ArtBall unites artists, art collectors and global health supporters to raise funds for Amref Health Africa

Supermodel, designer, and maternal health advocate Liya Kebede and artist and ArtBall honoree Wangechi Mutu. (Photo: Hunter Abrams/BFA)


June 20, 2016 – The inaugural Amref Health Africa ArtBall took place on June 8 in New York City. ArtBall is a one-of-a-kind event that brought together over thirty contemporary African artists from across the continent to donate artwork that was auctioned off in support of Amref Health Africa. The benefit  featured artists from various age groups and cultural backgrounds, who all work in a variety of mediums and styles. Curated by Atim Annette Oton,  ArtBall honored acclaimed Kenyan artist, Wangechi Mutu, with the Rees Humanitarian Award for her work celebrating and empowering African communities.


Proceeds from the ArtBall will support Amref Health Africa’s innovative programs that span across thirty-five countries and build the health systems of thousands of communities. Liz and Tom Rees, Jr., children of Amref Health Africa’s founder, Tom Rees, were among those who attended.


“We’re pleased and honored to have created this award and to present it to Wangechi Mutu at this special event on behalf of the Rees family,” said Liz Rees. “Our parents taught us to care about our fellow beings across the world, as well as at home. In this day and age, this concern is more and more critical, both from a humanitarian and pragmatic point of view.  We are one world and that which affects one, affects all.”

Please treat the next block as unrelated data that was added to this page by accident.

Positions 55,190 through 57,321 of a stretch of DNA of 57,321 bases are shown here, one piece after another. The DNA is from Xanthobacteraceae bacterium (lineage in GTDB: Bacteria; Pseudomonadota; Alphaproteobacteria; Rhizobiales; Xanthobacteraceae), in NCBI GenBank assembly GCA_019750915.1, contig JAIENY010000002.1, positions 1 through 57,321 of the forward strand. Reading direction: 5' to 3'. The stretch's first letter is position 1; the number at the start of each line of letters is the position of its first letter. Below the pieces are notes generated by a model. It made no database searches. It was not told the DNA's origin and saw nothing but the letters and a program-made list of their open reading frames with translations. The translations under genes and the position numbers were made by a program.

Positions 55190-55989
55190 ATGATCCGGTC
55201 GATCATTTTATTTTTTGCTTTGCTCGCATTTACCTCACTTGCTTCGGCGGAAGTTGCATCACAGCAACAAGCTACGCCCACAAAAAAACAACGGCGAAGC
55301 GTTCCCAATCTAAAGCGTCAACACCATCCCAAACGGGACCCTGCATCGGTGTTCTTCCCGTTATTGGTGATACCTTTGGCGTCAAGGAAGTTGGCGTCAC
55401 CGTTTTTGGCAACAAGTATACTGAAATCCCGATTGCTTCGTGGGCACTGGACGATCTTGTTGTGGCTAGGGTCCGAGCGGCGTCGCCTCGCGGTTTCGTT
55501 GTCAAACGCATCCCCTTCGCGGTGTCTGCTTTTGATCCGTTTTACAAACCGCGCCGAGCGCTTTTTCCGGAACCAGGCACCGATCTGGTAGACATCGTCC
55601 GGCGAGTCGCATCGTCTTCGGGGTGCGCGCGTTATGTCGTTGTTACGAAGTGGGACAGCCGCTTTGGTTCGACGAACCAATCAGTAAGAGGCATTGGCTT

Entrance to the event on Bleecker St in New York City. (Photo: Hunter Abrams/BFA)


Rees also went on to mention that as much as her parents cared about healing with medicine, they also appreciated the healing power of art, speaking to her father’s passion for sculpting and creating portraits of the people and animals he cared about.


Amref Health Africa also created the Wangechi Mutu Alternative Rites Education Scholarship, which will send 35 girls who have escaped Female Genital Mutilation (FGM) to school.


"Art is my voice and my sanctuary,” said honoree Wangechi Mutu. "Through my Art, I'm able to manifest new forms of who We can be and to reimagine powerful ways of existing. It is a privilege to be recognized amongst other artists and to know that our work is valued."


The  artists represented 11 countries, including Mutu’s home of Kenya, as well as Burkina Faso, Cameroon, Congo, Egypt, Ghana, Ivory Coast,  Nigeria, Senegal, South Africa, and Tanzania. Each artist was firmly established in the field, with many being masters of the trade.



 (Photo: Hunter Abrams/BFA)


"Selecting the art pieces for this special event has been very close to my heart,” says Oton, a Nigerian-born, American and British educated designer-turned curator. “Tonight, the stories of many contemporary African artists from across the continent were showcased – from Nigeria to Tanzania, Morocco to South Africa. All of them, regardless of their age or nationality, are Africans who live and breathe art, in all forms.”


The ArtBall not only brought together talented African artists from across the continent, but it directly supports the impactful work that Amref Health Africa has been conducting for over 60 years. Contributing artists for this year’s ArtBall included George Lilanga (Tanzania), Paa Joe (Ghana), Esther Mahlangu (South Africa), Michael Soi (Kenya) and Ibou Ndoye (Senegal).


“Tonight was an amazing tribute to the work we do on so many levels,” said Bob Kelty, Executive Director for Amref Health Africa in the U.S. “From the collaboration by so many artists from across Africa to the socially aware crowd that has gathered here today to support our work, we’re grateful to everyone who was involved to make this event a success. It will definitely help us foster a closer sense of community here in New York and raise awareness about the sustainable health work we do throughout Africa.” 

 Learn more about ArtBall
 See more photos from the event